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Review: I, Saul

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Review: I, Saul

07 Sep Posted by in Reviews | Comments Off on Review: I, Saul
Review:  I, Saul

I, Saul by Jerry B. Jenkins and James MacDonald
Reviewed by Kaci Hill
Genre: Christian, Adventure, Historical Fiction
Publisher: Worthy
Publication Date: August 27, 2013 


Synopsis (from
From multi-million copy best-selling novelist Jerry Jenkins comes a compelling international thriller that conveys you from present-day Texas to a dank Roman dungeon in A.D. 67, then down the dusty roads of ancient Israel, Asia, and back to Rome.

A young seminary professor, Augustine Knox, is drawn into a deadly race to save priceless parchments from antiquities thieves and discovers a two- thousand-year old connection with another who faced death for the sake of the truth. I, Saul consists of two riveting adventures in one, transporting you between the stories of Augustine Knox and Saul of Tarsus.

Filled with political intrigue, romance, and rich historical detail, I, Saul is a thrilling tale of loyal friendships tested by life-or-death quests, set two millennia apart, told by a master storyteller.


I, Saul alternates between the modern-era story of Augie Knox, the physician Luke, and Luke’s reading of the Apostle Paul’s memoir. It begins with an scene worthy of any archeological treasure hunt: seminary professor Augie Knox receives a cryptic emergency call from a friend whose life in endangered in Rome.  His friend then hangs up and ditches the phone. Repeatedly. He can’t figure out what’s going, why, or how he’s getting to Rome, much less finding his friend.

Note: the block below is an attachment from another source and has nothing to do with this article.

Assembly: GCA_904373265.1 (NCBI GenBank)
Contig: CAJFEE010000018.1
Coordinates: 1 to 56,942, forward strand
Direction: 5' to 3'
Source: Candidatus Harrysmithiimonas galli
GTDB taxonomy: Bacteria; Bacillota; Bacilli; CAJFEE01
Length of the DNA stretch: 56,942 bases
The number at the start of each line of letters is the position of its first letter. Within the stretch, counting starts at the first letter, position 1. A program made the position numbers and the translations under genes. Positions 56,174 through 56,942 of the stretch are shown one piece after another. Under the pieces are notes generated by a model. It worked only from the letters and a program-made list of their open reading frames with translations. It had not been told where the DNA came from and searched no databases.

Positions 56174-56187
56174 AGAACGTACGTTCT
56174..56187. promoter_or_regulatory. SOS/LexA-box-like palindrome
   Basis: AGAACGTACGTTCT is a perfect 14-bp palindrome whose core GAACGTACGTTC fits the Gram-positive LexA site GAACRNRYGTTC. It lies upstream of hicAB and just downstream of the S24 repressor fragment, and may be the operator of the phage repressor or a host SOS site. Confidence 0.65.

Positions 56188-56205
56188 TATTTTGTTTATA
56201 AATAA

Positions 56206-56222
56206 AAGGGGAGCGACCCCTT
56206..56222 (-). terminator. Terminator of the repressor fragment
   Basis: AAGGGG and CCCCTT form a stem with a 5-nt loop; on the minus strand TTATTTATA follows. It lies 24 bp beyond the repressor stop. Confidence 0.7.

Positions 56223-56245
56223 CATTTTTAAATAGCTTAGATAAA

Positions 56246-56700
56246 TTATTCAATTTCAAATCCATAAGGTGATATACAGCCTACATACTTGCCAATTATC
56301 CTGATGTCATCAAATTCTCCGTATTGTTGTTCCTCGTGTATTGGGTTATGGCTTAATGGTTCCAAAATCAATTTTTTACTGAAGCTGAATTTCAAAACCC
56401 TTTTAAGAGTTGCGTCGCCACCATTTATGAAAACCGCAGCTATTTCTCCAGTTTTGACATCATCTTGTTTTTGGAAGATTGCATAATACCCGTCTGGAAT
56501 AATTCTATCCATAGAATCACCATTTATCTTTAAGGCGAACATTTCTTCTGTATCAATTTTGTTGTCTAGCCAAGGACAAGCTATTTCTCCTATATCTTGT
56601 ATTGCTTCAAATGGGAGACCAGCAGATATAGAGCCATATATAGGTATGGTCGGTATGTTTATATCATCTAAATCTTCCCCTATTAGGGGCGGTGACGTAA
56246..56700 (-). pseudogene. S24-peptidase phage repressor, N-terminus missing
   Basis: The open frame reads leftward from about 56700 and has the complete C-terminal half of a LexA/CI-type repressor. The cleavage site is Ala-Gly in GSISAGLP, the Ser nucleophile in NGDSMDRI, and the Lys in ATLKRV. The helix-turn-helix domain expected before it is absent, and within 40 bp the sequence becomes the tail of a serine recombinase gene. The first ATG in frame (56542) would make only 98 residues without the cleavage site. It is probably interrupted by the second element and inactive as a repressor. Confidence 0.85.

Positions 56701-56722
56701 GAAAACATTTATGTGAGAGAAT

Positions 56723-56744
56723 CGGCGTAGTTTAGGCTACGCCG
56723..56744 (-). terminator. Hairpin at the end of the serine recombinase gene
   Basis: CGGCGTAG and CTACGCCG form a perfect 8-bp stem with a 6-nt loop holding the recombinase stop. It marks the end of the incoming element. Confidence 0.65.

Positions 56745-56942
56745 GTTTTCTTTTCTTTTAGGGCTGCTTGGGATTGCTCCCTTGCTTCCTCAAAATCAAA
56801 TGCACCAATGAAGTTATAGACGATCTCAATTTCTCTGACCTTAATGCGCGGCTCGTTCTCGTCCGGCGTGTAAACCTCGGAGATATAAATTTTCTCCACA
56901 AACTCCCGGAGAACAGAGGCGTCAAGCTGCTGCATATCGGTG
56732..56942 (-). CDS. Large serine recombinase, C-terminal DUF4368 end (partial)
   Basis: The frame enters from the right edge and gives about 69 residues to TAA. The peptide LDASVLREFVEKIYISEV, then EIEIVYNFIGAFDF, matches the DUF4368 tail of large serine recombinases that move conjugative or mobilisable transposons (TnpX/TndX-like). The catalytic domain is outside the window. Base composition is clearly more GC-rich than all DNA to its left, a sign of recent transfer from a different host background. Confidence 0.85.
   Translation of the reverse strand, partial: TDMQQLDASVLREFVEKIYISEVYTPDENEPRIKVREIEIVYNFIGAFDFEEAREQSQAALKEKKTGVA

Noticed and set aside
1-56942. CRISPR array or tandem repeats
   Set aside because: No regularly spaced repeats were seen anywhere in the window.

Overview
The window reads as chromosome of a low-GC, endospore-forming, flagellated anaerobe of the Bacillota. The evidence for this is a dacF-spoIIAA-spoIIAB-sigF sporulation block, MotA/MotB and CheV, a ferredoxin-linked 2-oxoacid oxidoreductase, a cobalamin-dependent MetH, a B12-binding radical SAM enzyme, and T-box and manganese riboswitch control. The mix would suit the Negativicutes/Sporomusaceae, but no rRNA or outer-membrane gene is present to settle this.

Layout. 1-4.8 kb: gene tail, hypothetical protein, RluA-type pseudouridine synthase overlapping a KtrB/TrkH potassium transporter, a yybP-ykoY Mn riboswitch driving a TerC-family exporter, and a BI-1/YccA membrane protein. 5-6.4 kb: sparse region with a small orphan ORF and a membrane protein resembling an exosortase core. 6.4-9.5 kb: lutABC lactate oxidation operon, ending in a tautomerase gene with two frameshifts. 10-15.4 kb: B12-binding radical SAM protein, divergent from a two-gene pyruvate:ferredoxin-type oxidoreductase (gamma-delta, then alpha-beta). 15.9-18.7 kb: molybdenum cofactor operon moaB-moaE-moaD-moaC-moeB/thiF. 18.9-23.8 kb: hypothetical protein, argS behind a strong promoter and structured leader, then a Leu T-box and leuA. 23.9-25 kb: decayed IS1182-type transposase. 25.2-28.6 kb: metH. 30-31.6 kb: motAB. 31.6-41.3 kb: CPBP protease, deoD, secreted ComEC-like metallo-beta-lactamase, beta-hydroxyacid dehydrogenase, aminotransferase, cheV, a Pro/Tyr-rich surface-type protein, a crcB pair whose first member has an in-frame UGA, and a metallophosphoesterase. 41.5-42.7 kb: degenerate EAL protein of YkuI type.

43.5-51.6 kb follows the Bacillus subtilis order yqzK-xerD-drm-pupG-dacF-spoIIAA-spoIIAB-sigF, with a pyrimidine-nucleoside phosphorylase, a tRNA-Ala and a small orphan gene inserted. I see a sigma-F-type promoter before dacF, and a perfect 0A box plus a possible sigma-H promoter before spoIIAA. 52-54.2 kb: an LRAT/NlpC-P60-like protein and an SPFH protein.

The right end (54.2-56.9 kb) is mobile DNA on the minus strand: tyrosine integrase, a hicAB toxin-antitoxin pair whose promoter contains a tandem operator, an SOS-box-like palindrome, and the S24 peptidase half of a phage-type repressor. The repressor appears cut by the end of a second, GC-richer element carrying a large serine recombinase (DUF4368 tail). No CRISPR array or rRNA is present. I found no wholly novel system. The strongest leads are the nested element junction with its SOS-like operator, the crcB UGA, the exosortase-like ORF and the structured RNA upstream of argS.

Cut scene to an old Greek doctor named Luke gone to visit his old friend Paul the Apostle on death row, in a rank, dark pit without so much as a blanket and barely enough food to keep him half alive.  Paul is emphatic on two things: He needs some cryptically worded “parchments” he’s kept guarded and hidden for a very undetermined amount of time and  a cloak to sleep on. To Luke, Timothy, and John Mark, he has one request: Watch his beheading.  Luke is also given the additional task of helping Paul finish this mysterious set of parchments, and we’re allowed to read over Luke’s shoulder as he reviews it.

I’m a little conflicted. On the one hand, the concept; the characters; Jenkins’ attention to all the details we just don’t think about; and the Indiana Jones/National Treasure feel of this adventure make for a wonderful adventure.  On the other, I felt a little too teased about the length of time it took Augie to actually get to Rome;  and occasionally sections felt a little forced.  However, that aside, among my favorites are the twists within Augie’s own family and that of his future in-laws, the very, very young Saul and the tragic aspects of his life, and his remorse over completely missing out on love, friendship, and wise counsel.  In truth, that’s the first I’d ever considered that his ‘thorn in the flesh’ might well have been that lingering niggle of painful regret over his own spiritual blindness back then.  And his actual execution is completely heart-wrenching.  I also enjoyed the thematic juxtaposition of Augie’s father and young Saul.  Both stories end wonderfully.

I, Saul is available to purchase from

Note: I received this book as part of the I, Saul blog tour from Fiction Addict. I received no compensation for this review and only received a copy of the book for review purposes. 


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